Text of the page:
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With summer, temperatures can quickly rise and pose a risk to your pet. So how do you recognize the first signs of a heat stroke? How to protect them? And are there any preventive measures to limit the risks? Here are some answers.
- Place your pet in a shaded and ventilated area
- Give your pet a bath with tempered but NOT cold water, then cover its body with a wet towel. Maintain these gestures until you obtain a temperature of 39°C, then remove the towel to avoid hypothermia
- Urgently take him to your veterinarian
Qualified as an absolute emergency by veterinarians, heat stroke is caused by an increase in your pet’s temperature, otherwise known as hyperthermia. Indeed, our four-legged friends are very sensitive to heat stroke. Their thermal regulation system is not like ours (by sweating) but by breathing.
Your Pet Is Having A Heat Stroke – What Is Happening?
Qualified as an absolute emergency by veterinarians, heat stroke is caused by an increase in your pet’s temperature, otherwise known as hyperthermia. Indeed, your four-legged friends are very sensitive to heat stroke. Their thermal regulation system is not like ours (by sweating) but by breathing.
Just because your pet doesn’t sweat doesn’t mean it doesn’t suffer from the heat! When it is hot, your pet has no choice but to breathe faster and faster in order to bring a larger quantity of fresh air to the lungs to lower its body temperature. This regulating mechanism is even less effective the higher the ambient humidity level.
Your cat or dog can therefore easily become a victim of what is called a “heat stroke”. In this case, toxins are released into the bloodstream of the dog or cat. If not treated by a veterinarian, this phenomenon can have dramatic consequences on your pet’s body, especially when temperatures are scorching!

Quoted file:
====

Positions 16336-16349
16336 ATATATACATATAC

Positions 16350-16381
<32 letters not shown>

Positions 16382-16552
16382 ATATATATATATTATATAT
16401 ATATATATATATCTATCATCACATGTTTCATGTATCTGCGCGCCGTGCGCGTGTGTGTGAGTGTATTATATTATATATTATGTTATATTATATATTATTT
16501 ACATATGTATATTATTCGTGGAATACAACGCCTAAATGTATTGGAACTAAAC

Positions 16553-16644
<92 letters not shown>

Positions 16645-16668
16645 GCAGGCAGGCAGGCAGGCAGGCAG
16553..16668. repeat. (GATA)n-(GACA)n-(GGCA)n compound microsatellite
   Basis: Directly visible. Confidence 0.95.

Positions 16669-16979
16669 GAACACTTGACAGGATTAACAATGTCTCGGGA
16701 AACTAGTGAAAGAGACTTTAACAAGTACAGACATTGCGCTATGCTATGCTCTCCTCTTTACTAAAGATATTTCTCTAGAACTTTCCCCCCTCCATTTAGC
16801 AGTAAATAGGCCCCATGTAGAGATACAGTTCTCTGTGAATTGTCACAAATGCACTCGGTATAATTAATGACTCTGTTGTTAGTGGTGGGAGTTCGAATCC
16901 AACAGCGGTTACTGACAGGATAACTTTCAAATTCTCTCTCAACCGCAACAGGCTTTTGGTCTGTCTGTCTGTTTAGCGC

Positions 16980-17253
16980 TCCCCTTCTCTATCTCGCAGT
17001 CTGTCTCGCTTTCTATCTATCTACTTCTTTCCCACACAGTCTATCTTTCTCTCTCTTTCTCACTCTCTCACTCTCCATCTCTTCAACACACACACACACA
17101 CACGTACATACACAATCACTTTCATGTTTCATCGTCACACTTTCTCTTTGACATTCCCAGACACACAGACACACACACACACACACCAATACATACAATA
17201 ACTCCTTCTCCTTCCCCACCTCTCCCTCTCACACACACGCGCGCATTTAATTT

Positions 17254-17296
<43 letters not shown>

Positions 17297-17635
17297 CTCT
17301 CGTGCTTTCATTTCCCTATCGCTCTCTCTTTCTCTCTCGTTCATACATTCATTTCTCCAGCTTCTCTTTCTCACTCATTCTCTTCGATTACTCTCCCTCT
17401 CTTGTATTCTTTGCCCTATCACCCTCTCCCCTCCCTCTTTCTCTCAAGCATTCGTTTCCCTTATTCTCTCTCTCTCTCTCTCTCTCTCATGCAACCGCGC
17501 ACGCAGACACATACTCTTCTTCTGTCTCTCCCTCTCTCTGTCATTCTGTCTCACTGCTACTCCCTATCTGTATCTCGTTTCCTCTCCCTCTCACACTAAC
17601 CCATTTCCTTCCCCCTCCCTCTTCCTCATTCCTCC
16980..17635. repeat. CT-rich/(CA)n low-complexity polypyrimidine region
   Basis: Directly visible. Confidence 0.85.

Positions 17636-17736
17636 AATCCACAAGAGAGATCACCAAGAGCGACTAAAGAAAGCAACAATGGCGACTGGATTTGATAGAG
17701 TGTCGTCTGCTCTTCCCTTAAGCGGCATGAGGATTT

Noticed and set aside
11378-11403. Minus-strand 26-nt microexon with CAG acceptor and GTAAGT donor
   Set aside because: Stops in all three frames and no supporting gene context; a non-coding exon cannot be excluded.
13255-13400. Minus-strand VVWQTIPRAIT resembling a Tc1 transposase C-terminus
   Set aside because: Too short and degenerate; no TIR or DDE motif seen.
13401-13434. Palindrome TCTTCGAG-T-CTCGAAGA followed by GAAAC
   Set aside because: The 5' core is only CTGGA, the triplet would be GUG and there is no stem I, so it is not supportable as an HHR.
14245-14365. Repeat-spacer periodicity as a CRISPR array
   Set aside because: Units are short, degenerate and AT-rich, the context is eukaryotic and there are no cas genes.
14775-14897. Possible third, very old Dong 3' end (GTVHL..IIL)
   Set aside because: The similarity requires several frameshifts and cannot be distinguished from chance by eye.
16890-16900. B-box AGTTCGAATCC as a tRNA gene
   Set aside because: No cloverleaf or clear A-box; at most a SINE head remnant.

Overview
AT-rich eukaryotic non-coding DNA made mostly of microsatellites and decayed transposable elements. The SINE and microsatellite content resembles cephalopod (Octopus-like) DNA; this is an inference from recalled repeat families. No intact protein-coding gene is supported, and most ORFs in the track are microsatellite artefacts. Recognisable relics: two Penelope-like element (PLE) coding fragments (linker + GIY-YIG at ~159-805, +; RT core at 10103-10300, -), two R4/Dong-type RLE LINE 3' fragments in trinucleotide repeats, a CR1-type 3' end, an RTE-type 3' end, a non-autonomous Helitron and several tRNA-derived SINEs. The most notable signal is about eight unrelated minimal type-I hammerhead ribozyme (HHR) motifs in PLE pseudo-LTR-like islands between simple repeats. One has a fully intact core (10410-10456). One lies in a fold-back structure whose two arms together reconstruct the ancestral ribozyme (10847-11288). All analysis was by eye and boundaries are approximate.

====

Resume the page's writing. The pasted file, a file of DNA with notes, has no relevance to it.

This is why hot and humid weather is particularly difficult to bear for your pets. It is essential for you as an owner to know the first signs of a heat stroke and the right actions to take, because it can save your pets life.
When Does A Heat Stroke Happen?
For a heat stroke to occur, the circumstances must be such that the body’s temperature regulation mechanisms are saturated. This happens when:
- When the ambient temperature is high, outside of any effort and the thermal regulation capacities are exceeded. This is exactly what happens when a dog is left in a car exposed to the sun or when your cat falls asleep at noon in the sun!
- During an intense and prolonged effort (running, playing, long walk) which generates a significant production of heat that the animal cannot evacuate
- During an epileptic fit
- When your pet’s body is not adapted or is sensitive to high ambient temperatures (>30°C/83F)